Circumcision and Name of Jesus Thursday
“And after eight days, when the child was circumcised, his name was called Jesus, the name given by the angel before he was conceived in the womb.”
The eighth day was perhaps also determined for some physical reason so that the child would grow a bit tougher prior to the circumcision, so that it would not appear as if. In this way, if the child was circumcised soon after the birth and died out of weakness, it would not have the appearance that he died because of circumcision. But the spiritual interpretation is more reputable. Seven days mean this transient time until the Last Day, because this time span, described in Genesis 1, is measured in weeks or seven days. The eighth day is the Last Day, after this time, when the weeks, months, and years will end and there will only be an eternal day. On that day, circumcision will be consummated when not only the soul but also the body, redeemed from sin, death, and all impurity, will shine like the sun; meanwhile, the soul is circumcised by faith from sin and an evil conscience. Thus, we see that Scripture urges faith everywhere–but only faith in Christ! This is why circumcision is not given by the law of Moses; it was also not given to the fathers before Abraham. Rather, it was given to Abraham to whom Christ, his Seed, was promises as a blessing, so that everywhere the physical circumcision would be consonant with the spiritual circumcision. But why, then, did it cease since the same faith in Christ it signifies still goes on and remains? Answer: From the beginning of the world to the end, God has always preserved one faith in Christ. But he has not always paired it with the same sign. If all signs urging faith would remain, who might keep them? But now that faith is inward and invisible, God set it before man by many outward signs, so that he would be enticed to believe as by many examples; and God left each sign in place for its time. How many signs did just Moses alone do in Egypt and in the desert? They are all past, even though they were all signs of faith. Likewise, when God promised Abraham the blessing in his Seed and gave him a sign for it, circumcision, it could not, out of the power of the same promise, exist past the fulfillment of that promising. But when Christ, the promised Seed, came, circumcision came at its end and fulfillment, so that it was no longer to be expected. Thus, it was necessary for the sign to come to its end and cease: On what basis should it continue to exist if the promise on which the sign hinged had ceased? But faith, the meaning of the sign, remains at all times, no matter what signs signify the promise. But circumcision is not ended in such a way that it would be sin to get circumcised, as St. Jerome and many with him believed. Rather, circumcision has become free: If you want to, you may get circumcised, so long as you do not do it in the opinion that circumcision is necessary and commanded or that God’s promise to Abraham is still unfulfilled, or you attempt to become good by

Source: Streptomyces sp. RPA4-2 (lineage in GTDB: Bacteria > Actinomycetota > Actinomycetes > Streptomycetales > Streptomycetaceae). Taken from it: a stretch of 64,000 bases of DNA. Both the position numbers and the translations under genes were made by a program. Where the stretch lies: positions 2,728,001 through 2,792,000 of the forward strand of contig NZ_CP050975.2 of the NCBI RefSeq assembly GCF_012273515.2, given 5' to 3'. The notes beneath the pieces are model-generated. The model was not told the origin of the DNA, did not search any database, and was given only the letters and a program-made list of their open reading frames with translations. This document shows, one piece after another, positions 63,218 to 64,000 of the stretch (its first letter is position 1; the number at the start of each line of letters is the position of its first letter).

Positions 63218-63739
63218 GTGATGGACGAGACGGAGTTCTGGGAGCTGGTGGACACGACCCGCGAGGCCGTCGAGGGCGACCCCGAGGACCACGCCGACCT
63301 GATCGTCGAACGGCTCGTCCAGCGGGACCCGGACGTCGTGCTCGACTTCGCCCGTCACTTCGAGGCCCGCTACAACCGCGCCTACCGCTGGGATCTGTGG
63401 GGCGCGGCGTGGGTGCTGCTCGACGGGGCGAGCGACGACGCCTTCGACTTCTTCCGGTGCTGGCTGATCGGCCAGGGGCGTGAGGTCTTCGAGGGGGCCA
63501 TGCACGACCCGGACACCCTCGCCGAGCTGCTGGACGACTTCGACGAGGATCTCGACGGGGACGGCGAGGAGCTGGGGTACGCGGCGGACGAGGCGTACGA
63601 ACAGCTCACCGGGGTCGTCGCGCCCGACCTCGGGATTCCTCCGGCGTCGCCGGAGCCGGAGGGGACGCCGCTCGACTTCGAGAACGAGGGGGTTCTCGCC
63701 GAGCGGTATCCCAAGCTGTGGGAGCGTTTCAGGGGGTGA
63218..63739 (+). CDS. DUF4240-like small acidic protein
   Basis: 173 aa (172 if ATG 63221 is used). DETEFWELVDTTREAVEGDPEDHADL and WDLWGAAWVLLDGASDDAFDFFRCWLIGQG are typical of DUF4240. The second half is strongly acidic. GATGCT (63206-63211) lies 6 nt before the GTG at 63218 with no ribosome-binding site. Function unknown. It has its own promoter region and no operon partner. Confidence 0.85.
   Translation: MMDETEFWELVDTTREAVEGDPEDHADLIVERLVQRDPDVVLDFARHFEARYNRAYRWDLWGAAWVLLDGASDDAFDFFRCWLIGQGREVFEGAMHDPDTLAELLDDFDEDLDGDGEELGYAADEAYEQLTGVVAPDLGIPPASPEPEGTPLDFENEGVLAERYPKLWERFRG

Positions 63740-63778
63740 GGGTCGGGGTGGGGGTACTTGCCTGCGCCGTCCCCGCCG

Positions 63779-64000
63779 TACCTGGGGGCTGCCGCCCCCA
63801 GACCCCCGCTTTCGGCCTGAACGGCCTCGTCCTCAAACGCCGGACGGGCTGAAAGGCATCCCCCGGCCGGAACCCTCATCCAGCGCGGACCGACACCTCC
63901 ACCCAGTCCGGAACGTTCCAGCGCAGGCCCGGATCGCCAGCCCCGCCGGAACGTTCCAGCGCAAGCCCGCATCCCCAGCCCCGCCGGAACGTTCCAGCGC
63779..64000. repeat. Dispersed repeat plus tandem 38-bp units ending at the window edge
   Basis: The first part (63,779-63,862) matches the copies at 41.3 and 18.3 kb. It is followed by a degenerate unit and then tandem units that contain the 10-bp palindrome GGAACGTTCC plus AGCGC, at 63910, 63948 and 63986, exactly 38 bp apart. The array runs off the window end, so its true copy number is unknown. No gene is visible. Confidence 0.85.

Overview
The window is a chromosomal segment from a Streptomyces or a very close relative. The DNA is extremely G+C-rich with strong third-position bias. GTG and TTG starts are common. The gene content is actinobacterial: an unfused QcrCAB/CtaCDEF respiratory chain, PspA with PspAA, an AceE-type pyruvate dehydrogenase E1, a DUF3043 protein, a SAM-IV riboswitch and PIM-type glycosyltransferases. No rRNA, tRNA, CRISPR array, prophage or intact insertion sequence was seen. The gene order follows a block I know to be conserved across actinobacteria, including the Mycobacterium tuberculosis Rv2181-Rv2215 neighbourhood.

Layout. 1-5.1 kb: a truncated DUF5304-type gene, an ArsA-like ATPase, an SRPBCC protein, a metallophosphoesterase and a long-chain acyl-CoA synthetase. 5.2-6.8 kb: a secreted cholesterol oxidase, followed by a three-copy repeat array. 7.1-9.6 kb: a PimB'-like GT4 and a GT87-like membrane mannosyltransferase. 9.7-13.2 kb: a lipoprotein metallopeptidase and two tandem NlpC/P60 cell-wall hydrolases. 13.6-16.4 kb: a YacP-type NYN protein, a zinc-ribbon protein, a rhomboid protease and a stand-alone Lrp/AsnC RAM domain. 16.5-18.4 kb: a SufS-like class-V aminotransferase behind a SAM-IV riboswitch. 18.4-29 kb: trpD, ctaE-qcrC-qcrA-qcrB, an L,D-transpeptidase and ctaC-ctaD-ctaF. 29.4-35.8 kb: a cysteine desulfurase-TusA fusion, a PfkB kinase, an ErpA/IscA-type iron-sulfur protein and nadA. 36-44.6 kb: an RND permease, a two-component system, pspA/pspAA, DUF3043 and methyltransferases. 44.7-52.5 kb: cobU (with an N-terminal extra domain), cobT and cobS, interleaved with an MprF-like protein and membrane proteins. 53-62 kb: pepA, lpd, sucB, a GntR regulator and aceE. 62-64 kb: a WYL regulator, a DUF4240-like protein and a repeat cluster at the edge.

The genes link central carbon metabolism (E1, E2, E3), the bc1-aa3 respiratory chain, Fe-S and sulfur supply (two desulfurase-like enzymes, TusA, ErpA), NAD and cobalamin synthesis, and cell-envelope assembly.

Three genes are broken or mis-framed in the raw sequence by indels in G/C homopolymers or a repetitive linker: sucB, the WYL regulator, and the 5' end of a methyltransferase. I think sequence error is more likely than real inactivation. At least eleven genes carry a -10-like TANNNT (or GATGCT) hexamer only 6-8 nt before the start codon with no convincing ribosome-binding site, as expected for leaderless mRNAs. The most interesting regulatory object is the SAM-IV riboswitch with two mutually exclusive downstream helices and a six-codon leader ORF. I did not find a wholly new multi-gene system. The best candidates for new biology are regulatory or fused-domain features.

getting circumcised. This is why it does not depend on the work of circumcision but on the reasons behind the work…
Moreover, God also has never had the custom of reestablishing a sign that had come to its end, but has always given new and different signs. Thus, after the fulfillment of his promise, after Christ’s first coming, he established a different and new sign for Abraham’s Seed, namely, baptism which, however, is the last instituted sign before the Last Day because God instituted it by himself. But the same faith in Christ always remains what it was in Abraham, because faith knows of neither day or night or any outward change. Baptism signifies the very thing circumcision signified.